important that we dispel the stereotype that Asians have an advantage
over other minorities in this country and that Asians are foreign. When
our fellow citizens have these perceptions of us, they tend to look away
and not see injustice to Asian Americans as an injustice to all

Many have looked away when
powerful politicians, like the Governor of New York, decided to pick on
Asian small business owners and make examples out of them for quick
political points. When Governor Cuomo wanted to prove that he can go
after bad business owners, which group did he pick on? Asians.

the guise of protecting workers, the Governor ordered his agencies to
target predominantly Asian American-owned nail salons even when
absolutely no data exists to suggest these businesses commit a higher
level of wage theft or worker mistreatment compared to other segments of
the beauty enhancement industry, or for that matter, any other

In response to my criticism of
such targeted and selective enforcement of the law, internally, the
Governor’s office said they had to start somewhere. And somehow, that
response was acceptable, even to some advocates of immigrant rights. But
this is the same response that past Governors and Mayors have given to
the black and hispanic communities when defending the Rockefeller Drug
Laws and Stop & Frisk policies: ‘You have to start somewhere…’ The
blatant discrimination obviously lies in ‘where.’

last week, Governor Cuomo announced a Diversity and Inclusion Advisory
Council to promote the hiring of more minorities in this state. Even
though Asian Americans are the least represented in the state workforce
and obviously in the state legislature, he didn’t appoint one Asian to
this council.

The targeting of Asian
small businesses and exclusion of Asians on a diversity panel are just
two of many examples where our government validates society’s prevailing
sentiments that Asians are somehow more privileged than other
minorities, and that we are perhaps less deserving of protection because
after all, ‘we’re not really Americans’.

New York State’s top politician validates these stereotypes through his
actions and policies, it results in more racism, microagressions, and
even hate toward Asian Americans:

local member of the City Council recently questioned why Asian Americans
are applying for NYCHA housing at a public oversight hearing. That City
Councilmember either couldn’t fathom why Asians could live below
poverty or why foreigners could qualify for government assisted housing.

cab drivers and food delivery workers are frequently abused verbally
and violently. Asians tend to under report crimes, some have language
barriers, and many are reluctant to believe that the justice system
works for them. As a result, they are perceived to be easy targets. Yet
crimes of opportunity against Asians are not considered hate crimes.

today’s forum is about the Peter Liang case and there are many in the
audience who may be wondering, ‘How is all this related to Liang?’

Asian who participated in demonstrations across the country to support
Peter Liang, signed a petition, or shared an article or a sentiment on
social media understands the Peter Liang case is not just about Peter
Liang. It’s about the prevalent mistreatment of Asian Americans that
stem from the dangerous stereotypes held by our fellow citizens, and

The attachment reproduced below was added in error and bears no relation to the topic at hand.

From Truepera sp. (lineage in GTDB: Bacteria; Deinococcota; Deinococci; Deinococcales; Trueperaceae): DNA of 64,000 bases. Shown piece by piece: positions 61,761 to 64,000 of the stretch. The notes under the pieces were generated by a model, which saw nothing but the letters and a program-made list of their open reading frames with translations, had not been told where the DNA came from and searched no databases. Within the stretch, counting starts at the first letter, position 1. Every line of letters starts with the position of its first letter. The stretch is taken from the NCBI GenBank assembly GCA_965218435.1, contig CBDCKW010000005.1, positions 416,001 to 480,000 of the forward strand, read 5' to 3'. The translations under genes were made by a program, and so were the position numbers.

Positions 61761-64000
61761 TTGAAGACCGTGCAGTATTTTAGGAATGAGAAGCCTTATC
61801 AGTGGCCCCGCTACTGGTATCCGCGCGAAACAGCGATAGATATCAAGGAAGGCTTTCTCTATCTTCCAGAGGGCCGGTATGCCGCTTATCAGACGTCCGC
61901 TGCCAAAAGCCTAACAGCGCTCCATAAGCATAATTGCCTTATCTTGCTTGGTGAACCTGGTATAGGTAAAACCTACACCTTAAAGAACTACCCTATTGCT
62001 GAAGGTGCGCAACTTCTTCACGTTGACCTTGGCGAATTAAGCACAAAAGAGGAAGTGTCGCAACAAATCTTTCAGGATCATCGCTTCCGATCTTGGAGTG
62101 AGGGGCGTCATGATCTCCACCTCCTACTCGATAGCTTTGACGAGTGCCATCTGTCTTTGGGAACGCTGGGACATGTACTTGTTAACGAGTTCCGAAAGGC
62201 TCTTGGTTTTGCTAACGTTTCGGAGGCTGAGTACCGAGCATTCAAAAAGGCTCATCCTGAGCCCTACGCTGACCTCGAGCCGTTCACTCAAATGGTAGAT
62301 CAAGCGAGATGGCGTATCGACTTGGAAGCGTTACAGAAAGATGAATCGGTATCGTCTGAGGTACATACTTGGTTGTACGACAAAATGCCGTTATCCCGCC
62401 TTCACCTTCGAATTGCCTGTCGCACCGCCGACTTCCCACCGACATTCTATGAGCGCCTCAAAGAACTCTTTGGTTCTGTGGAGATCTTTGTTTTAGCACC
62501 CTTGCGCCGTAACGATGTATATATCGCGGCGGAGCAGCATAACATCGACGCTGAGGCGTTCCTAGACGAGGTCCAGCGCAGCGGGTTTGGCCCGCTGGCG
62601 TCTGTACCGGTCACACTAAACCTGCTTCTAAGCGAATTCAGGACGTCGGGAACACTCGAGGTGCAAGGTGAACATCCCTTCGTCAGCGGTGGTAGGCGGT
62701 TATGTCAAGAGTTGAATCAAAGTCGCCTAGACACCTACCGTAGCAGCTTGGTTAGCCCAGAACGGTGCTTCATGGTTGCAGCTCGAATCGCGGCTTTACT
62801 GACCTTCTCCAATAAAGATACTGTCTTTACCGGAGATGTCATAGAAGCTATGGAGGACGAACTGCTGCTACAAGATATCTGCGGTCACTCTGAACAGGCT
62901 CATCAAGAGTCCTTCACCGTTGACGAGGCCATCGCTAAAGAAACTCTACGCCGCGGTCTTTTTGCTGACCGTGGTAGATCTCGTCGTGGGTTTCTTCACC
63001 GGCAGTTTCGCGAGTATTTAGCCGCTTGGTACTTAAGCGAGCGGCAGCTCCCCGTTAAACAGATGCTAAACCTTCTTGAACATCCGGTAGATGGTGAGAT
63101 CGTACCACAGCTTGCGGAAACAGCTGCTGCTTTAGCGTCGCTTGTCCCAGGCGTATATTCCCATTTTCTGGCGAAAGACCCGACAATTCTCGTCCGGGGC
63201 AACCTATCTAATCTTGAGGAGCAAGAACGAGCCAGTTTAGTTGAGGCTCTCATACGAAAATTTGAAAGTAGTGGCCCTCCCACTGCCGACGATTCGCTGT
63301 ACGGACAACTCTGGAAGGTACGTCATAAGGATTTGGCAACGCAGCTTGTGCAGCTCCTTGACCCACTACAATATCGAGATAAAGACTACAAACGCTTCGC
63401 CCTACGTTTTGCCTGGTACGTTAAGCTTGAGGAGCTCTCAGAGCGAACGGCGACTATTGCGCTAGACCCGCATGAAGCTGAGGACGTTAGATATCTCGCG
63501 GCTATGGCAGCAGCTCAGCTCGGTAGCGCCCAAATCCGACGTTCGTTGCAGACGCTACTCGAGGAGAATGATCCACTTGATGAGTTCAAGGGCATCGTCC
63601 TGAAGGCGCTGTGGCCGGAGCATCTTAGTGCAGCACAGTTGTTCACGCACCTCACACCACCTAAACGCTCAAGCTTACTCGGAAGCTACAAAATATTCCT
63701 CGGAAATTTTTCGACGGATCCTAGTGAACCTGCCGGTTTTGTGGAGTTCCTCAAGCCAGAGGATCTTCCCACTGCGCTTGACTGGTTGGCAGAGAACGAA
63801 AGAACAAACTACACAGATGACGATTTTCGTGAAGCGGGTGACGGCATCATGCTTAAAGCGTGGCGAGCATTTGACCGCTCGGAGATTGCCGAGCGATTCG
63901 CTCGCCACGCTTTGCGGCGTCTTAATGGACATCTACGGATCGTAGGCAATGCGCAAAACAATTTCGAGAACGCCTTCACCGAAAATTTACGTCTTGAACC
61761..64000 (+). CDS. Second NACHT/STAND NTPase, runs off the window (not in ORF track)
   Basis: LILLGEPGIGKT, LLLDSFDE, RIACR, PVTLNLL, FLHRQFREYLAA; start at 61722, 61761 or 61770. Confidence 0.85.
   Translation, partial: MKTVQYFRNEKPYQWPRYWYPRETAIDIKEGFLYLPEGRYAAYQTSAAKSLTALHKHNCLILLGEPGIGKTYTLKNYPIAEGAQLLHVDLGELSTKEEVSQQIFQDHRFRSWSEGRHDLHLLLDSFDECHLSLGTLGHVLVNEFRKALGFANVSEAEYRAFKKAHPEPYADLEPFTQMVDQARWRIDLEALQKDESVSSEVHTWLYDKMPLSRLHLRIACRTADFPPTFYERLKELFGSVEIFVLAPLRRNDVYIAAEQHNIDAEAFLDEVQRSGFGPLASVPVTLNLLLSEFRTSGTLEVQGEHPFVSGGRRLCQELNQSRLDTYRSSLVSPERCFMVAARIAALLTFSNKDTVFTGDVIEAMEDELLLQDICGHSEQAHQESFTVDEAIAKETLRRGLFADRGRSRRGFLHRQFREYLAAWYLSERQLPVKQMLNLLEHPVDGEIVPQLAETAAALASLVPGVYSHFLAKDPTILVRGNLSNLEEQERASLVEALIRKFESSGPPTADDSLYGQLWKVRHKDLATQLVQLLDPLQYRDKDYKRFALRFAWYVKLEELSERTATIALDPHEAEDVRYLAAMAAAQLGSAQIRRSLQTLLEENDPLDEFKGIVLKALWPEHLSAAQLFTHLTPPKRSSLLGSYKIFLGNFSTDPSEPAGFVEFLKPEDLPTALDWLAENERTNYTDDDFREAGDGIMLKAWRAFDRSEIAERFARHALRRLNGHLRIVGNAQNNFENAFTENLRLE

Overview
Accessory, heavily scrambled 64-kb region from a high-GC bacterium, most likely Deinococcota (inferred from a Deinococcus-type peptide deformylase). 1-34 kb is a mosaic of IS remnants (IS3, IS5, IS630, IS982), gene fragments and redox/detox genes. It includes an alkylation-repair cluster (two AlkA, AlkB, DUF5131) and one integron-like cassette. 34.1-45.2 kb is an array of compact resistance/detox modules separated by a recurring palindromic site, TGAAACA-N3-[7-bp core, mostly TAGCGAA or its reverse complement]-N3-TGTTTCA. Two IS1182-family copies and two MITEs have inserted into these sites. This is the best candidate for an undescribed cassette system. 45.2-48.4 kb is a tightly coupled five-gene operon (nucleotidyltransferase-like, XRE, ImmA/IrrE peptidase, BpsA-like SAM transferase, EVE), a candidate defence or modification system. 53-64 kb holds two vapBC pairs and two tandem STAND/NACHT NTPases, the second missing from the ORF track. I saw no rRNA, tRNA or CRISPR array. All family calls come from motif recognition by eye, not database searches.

promulgated by the highest levels of this city’s, state’s and nation’s
governing bodies.

They are not asking
for Asian privilege. They are not asking for white privilege. They are
standing up to finally say, ‘We are not going to take it anymore. We are
Americans. We refuse to remain silent, we refused to be scapegoated, we
refused to be subjected to double standards.’

sentencing and guilty conviction of Peter Liang symbolizes the ultimate
double standard against Asian Americans. To us, this was about the
system making an example out of an Asian for the system’s injustices
against young blacks and hispanics in this country. This was about the
system pitting communities of color against each other instead of making
sure justice is equally served for all communities.

believe there are two main challenges for the Black and Asian
communities to overcome in order to unite in the fight against unjust
double standards that all minority communities bear the crushing burden

First, I believe the African
American community must let go of any notion that Asians have it easy
and that they are foreigners in this country.

Asians must overcome our own mindset that sometimes contributes to the
model minority myth. Instead of striving to gain better access or what
society often refers to as ‘white privilege’, we must work toward ways
to rewrite the rules to ensure fairness and equal opportunity for all.
That means getting more involved with local community work and politics.
That means empathizing with other minority communities and forging
long-term partnerships based on shared values.

are number of issues we can identity that both communities must work
together to overcome: Better public schools, more affordable housing,
long-term transportation investment for the outer-boroughs, more funding
for senior centers, etc.

However, the
first step, I believe, is to have open and honest conversations at
forums like this to dispel theses stereotypes or misperceptions that
lead to more hatred than collaborations.

thank the main organizers, 100 Black Men Inc and Asian American
Business Development Center, for bringing us all together. I also want
to thank the NYC Bar Association for hosting this historic event to
promote our shared values.”